]]]]]]]]]]]]]]]   GORBACHEV'S PLOY ON NUKE FUEL     [[[[[[[[[[[[[  
                         By Ken Adelman               (4/17/1989)
            (New York Post, 11 April 1989, p. 33:1)

            [Kindly uploaded by Freeman 10602PANC]

   Here's a quiz for you:
   Name the world leader who  announced a cut in enriched uranium
production and added:
   ``We are shutting  down four plutonium  piles.  We are closing
many  non-essential military  installations.  And  it is  in this
spirit that we today call on our adversaries to do the same.''
   Mikhail Gorbachev, you guess?
   Wrong.  It  was Lyndon Johnson  speaking in his  1964 State of
the  Union Address.   And  since then,  for  these 25  years, the
United States produced no highly enriched uranium for weapons.
   But who noticed that?
   Everyone,  though,  noticed  Gorbachev  a  weekend  ago  as he
majestically announced that  his nation would  do much, much less
and much, much later.
   The  Soviet  Union,  he said,  will  shut  down  two plutonium
reactors  by 1990.   But he  failed  to mention  the eight  to 10
plutonium  reactors that  would  still be  operating.   Big deal,
since we have no plutonium reactors now operating.
   ``There he goes  again,'' Ronald Reagan  would say.  Gorbachev
sounding ``peace  loving'' by making  a grand  gesture on nuclear
matters about which most Western commentators know nothing.
   Indeed, our press  can portray an  empty Gorba-gesture as even
grander than Gorbachev himself.
   ``USSR to  Halt Uranium Production''  headlined the front-page
Washington  Post  story.   Even Gorbachev  did  not  claim  to be
halting  ALL  such  production, as  that  headline  implies; he's
merely closing two plants.
   Scant press play was given  to the Soviet's already possessing
gobs of materials to build bombs.
   Years back,  Aleksandr Solzhenitsyn made  the keen observation
that American  headline-writers shape the  information the public
absorbs, yet they're not terribly good at getting it right.  This
Washington Post piece is a classic example.
   And  this  Gorbachev  speech is  a  classic  example  of ``old
thinking'' by a  Soviet leader.  It's  a return to bumper-sticker
arms control.
   Gorbachev  resorted  to  such a  ploy,  similarly  heralded by
headline-writers, back in January of 1986.  His ``mega-proposal''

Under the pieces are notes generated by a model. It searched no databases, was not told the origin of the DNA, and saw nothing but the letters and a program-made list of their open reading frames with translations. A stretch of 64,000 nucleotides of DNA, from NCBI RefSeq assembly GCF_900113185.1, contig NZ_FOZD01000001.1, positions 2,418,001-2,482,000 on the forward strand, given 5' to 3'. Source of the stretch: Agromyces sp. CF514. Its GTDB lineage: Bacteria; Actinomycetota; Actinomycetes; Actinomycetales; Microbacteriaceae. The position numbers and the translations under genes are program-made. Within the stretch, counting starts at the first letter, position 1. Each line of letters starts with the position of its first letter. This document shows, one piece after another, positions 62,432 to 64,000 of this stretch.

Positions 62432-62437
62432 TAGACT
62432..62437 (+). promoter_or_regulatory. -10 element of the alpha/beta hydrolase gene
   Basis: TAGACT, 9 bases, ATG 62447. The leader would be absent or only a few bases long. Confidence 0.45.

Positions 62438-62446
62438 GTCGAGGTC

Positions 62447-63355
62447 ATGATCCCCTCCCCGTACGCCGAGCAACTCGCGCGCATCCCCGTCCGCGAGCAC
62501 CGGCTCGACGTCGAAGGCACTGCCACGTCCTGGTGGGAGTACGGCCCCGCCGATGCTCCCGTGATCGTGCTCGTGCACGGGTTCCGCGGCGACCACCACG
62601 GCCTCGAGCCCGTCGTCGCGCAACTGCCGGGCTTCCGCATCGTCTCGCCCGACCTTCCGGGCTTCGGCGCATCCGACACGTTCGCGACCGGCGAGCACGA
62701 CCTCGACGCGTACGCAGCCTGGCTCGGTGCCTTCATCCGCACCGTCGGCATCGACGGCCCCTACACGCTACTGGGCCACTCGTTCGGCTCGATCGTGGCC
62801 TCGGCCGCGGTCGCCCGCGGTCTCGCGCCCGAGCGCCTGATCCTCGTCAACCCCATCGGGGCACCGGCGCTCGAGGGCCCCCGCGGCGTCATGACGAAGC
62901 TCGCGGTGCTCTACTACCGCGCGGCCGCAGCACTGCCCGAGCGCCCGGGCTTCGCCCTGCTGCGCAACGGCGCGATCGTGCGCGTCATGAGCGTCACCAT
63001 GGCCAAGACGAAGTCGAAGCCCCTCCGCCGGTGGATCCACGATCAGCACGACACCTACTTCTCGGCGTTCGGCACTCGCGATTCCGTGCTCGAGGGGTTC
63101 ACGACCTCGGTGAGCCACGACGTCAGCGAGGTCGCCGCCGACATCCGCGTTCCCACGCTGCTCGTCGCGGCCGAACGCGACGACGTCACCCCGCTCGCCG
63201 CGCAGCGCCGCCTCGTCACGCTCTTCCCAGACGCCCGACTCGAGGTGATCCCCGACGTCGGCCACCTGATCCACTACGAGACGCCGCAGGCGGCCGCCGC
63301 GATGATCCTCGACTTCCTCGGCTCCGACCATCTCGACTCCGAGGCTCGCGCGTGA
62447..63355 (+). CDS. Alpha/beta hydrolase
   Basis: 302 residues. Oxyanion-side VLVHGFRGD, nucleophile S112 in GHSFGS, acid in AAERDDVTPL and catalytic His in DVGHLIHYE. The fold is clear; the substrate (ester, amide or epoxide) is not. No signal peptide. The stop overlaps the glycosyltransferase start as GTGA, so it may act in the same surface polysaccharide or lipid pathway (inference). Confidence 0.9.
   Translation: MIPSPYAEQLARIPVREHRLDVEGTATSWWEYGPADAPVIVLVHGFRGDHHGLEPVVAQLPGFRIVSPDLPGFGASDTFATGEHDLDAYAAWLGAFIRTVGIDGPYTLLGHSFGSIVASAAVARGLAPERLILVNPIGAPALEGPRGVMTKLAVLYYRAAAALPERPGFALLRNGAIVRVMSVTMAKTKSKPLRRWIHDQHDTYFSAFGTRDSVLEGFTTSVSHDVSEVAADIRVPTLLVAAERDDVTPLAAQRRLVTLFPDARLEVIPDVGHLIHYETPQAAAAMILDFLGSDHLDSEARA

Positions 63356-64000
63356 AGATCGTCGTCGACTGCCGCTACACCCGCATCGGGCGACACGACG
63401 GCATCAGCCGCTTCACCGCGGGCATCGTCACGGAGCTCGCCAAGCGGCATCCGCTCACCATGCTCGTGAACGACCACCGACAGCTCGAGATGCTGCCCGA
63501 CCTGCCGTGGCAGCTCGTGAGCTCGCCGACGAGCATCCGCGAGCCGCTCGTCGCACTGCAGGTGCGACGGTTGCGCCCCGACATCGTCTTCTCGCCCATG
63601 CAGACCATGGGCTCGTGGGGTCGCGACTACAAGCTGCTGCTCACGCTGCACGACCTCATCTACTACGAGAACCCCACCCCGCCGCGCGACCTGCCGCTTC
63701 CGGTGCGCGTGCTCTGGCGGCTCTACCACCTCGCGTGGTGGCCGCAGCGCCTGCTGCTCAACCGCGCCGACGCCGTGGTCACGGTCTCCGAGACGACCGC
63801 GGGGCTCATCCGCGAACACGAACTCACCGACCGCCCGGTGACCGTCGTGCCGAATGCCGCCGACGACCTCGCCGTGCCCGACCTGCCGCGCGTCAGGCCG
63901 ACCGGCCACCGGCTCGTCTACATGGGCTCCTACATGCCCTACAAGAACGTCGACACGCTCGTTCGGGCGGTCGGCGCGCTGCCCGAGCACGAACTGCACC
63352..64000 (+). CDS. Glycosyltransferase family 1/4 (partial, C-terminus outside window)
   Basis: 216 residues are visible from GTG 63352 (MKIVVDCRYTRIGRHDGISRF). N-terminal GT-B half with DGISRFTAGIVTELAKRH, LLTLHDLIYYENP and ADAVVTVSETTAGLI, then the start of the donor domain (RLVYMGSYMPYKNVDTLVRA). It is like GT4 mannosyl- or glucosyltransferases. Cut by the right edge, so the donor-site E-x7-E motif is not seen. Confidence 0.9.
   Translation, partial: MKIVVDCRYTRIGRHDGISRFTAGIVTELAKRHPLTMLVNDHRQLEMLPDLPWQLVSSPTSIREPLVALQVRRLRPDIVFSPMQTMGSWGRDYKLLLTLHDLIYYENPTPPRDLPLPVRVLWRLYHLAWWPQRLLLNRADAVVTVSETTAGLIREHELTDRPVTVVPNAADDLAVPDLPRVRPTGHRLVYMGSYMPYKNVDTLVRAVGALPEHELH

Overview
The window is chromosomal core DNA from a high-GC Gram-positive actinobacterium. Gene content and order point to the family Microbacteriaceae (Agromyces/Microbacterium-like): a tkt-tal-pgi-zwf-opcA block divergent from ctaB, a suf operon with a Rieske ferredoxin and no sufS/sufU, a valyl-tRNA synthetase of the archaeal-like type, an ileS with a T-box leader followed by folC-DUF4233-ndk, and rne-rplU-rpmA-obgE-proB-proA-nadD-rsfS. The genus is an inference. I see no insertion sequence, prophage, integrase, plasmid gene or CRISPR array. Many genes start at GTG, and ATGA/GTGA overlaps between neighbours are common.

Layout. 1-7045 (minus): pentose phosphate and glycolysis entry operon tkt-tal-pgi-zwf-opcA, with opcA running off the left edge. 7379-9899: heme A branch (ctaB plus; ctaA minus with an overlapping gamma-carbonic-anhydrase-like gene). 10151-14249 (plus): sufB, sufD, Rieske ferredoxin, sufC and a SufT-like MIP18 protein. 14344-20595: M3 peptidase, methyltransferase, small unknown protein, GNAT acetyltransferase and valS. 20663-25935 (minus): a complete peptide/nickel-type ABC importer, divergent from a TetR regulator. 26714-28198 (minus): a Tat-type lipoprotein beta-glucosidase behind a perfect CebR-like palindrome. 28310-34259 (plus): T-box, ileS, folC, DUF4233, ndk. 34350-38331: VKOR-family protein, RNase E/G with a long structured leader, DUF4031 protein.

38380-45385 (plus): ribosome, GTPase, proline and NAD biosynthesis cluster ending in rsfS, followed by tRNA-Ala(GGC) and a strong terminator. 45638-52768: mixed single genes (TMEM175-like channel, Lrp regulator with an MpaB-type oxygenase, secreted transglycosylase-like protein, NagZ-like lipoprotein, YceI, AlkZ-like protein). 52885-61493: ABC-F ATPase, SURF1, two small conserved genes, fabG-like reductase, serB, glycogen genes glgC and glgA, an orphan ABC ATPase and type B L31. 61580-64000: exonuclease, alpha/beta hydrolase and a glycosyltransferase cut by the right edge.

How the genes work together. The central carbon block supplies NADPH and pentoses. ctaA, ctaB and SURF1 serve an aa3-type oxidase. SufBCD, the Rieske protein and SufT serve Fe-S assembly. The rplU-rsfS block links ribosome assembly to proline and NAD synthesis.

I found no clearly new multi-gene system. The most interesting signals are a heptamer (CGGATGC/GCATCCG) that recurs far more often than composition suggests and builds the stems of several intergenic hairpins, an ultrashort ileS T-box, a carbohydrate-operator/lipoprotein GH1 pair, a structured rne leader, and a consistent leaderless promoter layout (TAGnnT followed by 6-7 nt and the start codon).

advocated  the  total  elimination of  nuclear  weapons  in three
stages by the turn of the century.
   Actually,  this offer  was nearly  identical  to that  made by
Nikita Khruschev a quarter century earlier.
   In September 1959, Khruschev proposed eliminating all nukes --
and all conventional and chemical weapons, to boot -- likewise in
three stages.   As the  ultimate irony,  Khruschev's scheme would
have come to fruition in 1962, just when he was sneaking missiles
into Cuba.
   Nothing came  of Khruschev's ``mega-proposal''  then -- within
days  it  was  dismissed by  our  negotiators;  within  weeks, by
theirs, too -- but it did make a global splash.
   Similarly,  nothing  will,  or  should,  come  of  this newest
propaganda  ploy.   Reductions  in   the  production  of  weapons
material  cannot  be  adequately  verified,  especially  with the
advent of exotic ways of enrichment.
   Plus there's  the existing  imbalances --  our refraining from
any  highly enriched  uranium  production since  1964,  while the
Soviets continued producing all the  time, and the absence of any
U.S.  plutonium production  today, while  Russia will  still have
plants churning out the stuff even after Gorbachev's ``halt.''
   Obviously, Gorbachev is playing  on the anti-nuclear sentiment
sweeping Western Europe.
   Obviously, he's aware that nuclear  weapons are more vital for
Western security, given the East's still substantial conventional
lead.
   And obviously,  he's trying to  thwart the  needed start-up of
our materials production planned for 1991.
   Lately, Gorbachev has been a disappointment.  His latest deeds
and words should prompt anxiety rather than applause.
   For  he had  been on  a roll,  dealing seriously  with serious
security issues.   He had  acted in  earnest to  conclude the INF
accord  in   December  1987.   Next   December  came  Gorbachev's
promising announcement of unilateral arms cuts.
   These  were  real steps,  not  the usual  Soviet  arms control
hoaxes.
   Now  that's back.   And it  comes after  an appalling  lack of
``new  thinking''  on Soviet  mischief-making  in  our hemisphere
during Gorbachev's call on Castro.
   And after his  sale of advanced  supersonic Soviet fighters to
Libyan wildman Moammar  Kadafy -- fighters  able to strike Israel
and others around that sensitive region.
   So  where's the  kinder and  gentler  Gorbachev we've  come to
expect?
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